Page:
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U.S. And Russia Still Have Some Common Ground

Published: July 31, 2014 (Issue # 1822)




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In nominating John Tefft to be his ambassador to the Russian Federation, U.S. President Barack Obama chose a gifted and experienced diplomat. Assuming the Senate confirms him — and there is no reason to think it will not — he will have to draw heavily on that skill and expertise to manage a U.S.-Russian relationship that has hit its lowest point since the end of the Cold War.

One key challenge will be confronting Moscow on difficult issues, such as Ukraine, while maintaining cooperation on other questions where U.S. and Russian interests converge, such as Iran. Striking that balance will not prove easy.

Ambassador Tefft certainly brings the right credentials: More than 40 years in the diplomatic service. Ambassador to Ukraine, Georgia and Lithuania. Deputy chief of mission in Moscow. Deputy assistant secretary with responsibility for Russia. Two tours on the Soviet desk. And he has that rare knack for being able to deliver a tough message in a way that the recipient gets it but does not want to shoot the messenger.

That will come in handy because it looks like he will need to deliver a lot of tough messages.

Ukraine tops the list of issues at present. After seizing Crimea, the Kremlin continued to interfere in Ukraine by providing support for the insurgency in Donetsk and Luhansk. This support has included the supply of heavy weapons, one of which apparently was a surface-to-air missile used by the separatists in the Malaysia Airlines shootdown. Tefft has some experience in this area, having served on the Soviet desk in 1983 when a Soviet interceptor shot down a Korean Air Lines 747.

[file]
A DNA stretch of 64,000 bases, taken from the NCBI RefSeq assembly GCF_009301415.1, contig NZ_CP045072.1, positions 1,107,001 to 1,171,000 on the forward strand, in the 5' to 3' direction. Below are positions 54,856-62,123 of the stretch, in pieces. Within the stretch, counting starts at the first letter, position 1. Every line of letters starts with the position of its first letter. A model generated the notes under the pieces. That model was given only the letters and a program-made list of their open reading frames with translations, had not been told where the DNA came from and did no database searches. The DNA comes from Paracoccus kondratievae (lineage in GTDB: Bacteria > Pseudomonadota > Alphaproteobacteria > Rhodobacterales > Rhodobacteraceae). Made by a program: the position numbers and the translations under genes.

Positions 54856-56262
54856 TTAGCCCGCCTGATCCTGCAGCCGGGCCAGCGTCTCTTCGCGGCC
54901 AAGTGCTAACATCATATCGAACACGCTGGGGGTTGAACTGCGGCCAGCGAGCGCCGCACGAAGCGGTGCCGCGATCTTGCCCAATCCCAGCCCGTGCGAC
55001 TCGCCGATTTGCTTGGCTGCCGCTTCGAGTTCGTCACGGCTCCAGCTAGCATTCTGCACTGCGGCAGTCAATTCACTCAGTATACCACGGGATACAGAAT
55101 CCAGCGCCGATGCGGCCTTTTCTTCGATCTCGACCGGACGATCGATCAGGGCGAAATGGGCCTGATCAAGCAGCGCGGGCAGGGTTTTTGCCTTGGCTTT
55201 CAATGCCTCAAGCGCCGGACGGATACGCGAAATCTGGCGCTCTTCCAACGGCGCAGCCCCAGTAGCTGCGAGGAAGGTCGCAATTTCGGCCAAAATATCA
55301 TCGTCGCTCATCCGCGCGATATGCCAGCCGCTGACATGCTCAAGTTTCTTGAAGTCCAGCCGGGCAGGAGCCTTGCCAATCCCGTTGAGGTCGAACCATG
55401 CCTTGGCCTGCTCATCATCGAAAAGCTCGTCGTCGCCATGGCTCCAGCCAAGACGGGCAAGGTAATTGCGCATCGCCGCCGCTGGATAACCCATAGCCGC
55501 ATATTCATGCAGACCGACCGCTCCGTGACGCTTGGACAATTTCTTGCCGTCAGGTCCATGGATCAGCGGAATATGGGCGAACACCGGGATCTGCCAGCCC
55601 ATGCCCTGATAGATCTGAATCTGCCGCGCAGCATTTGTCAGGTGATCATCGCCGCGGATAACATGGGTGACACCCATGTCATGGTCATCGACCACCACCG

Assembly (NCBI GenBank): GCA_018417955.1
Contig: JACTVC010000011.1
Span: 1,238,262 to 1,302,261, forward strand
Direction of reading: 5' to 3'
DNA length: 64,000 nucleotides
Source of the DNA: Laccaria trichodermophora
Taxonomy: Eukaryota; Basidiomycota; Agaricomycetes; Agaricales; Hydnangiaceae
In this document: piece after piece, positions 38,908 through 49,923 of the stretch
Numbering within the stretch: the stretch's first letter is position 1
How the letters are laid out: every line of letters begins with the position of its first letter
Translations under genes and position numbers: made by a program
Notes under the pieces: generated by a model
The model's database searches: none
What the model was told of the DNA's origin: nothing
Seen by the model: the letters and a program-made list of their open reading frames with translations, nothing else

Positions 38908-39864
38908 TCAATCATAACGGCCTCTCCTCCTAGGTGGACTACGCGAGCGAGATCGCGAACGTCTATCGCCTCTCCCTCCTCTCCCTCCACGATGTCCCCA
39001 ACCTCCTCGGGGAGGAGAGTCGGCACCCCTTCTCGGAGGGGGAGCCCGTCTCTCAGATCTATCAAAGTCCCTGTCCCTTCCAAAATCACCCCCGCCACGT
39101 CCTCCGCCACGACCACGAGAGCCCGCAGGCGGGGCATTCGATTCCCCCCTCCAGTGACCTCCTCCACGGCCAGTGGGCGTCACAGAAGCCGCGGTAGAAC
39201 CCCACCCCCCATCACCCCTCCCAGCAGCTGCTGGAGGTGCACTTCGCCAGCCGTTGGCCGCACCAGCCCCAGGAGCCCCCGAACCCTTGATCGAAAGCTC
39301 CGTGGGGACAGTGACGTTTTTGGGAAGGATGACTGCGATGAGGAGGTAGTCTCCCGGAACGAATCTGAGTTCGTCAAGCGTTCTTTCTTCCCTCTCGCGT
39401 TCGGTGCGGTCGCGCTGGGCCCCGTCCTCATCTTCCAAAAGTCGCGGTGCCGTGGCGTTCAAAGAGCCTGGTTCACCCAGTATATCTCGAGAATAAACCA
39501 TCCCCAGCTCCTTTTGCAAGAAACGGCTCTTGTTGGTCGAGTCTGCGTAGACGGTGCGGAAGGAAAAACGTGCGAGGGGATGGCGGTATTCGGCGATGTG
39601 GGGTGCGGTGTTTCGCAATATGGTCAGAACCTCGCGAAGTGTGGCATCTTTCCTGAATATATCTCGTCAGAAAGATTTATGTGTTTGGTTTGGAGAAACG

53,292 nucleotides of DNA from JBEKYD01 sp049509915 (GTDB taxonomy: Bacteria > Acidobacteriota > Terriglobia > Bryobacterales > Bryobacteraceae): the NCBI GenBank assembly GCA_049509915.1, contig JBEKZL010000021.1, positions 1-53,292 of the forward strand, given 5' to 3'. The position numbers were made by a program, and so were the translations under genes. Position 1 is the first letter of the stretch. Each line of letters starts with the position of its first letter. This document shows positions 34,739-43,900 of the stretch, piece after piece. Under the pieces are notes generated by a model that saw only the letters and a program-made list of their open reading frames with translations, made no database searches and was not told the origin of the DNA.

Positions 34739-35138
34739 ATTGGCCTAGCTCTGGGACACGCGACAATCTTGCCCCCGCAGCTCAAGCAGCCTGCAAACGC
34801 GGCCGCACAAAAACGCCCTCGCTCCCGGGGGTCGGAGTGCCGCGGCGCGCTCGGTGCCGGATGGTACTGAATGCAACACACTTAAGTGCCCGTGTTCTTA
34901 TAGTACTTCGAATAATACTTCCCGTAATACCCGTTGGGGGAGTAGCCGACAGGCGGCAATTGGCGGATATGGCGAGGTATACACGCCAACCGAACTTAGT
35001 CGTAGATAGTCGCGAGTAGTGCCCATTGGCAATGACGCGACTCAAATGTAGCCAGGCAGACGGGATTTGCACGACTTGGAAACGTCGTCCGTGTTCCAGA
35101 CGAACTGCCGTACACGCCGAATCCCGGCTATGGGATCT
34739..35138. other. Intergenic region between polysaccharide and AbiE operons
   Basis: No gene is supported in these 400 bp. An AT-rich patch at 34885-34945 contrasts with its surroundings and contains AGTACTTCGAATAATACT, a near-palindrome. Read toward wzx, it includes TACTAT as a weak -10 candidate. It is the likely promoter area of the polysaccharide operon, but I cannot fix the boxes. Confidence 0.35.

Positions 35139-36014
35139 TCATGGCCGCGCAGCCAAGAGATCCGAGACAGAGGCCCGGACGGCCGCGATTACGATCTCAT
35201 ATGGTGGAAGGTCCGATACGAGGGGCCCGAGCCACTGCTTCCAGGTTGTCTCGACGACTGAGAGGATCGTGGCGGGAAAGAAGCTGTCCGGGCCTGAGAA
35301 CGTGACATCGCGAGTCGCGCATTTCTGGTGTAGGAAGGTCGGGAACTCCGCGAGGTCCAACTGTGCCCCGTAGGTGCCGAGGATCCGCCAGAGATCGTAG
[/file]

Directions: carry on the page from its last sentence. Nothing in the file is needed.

Washington has supported Kiev and ratcheted up sanctions on Russia, in parallel with punitive measures adopted by the European Union. The sanctions have hurt the Russian economy, but they thus far have failed in their political purpose: to get President Vladimir Putin to shut down the weapon flow and press the separatists to stop fighting.

Ukrainian President Petro Poroshenko has proposed decentralizing power, making Russian an official language of Ukraine, and promising not to pursue a deeper relationship with NATO.

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ALL ABOUT TOWN

Saturday, Oct. 25


AVA Expo, the eighth edition of the event revolving around all things pop, returns to Lenexpo this weekend. Geeks, nerds, dweebs and dorks will have their chance to talk science fiction and explore a variety of international pop culture. Tickets for the event can be purchased on their website at avaexpo.ru.



Sunday, Oct. 26


Zenit St. Petersburg returns home for the first time in nearly a month as they host Mordovia Saransk in a Russian Premier League game. Currently at the top of the league thanks to their undefeated start to the season, the northern club hopes to extend the gap between them and second-place CSKA Moscow and win the title for the first time in three years. Tickets are available at the stadium box office or on the club’s website.



Monday, Oct. 27


Today marks the end of the art exhibit “Neophobia” at the Erarta Museum. Artists Alexey Semichov and Andrei Kuzmin took a neo-modernist approach to represent the array of fears that are ever-present throughout our lives. Tickets are 200 rubles ($4.90).



Tuesday, Oct. 28


The Domina Prestige St. Petersburg hotel plays host to SPIBA’s Marketing and Communications Committee’s round table discussion on “Government Relations Practices in Russia” this morning. The discussion starts at 9:30 a.m. and participation must be confirmed by Oct. 24.



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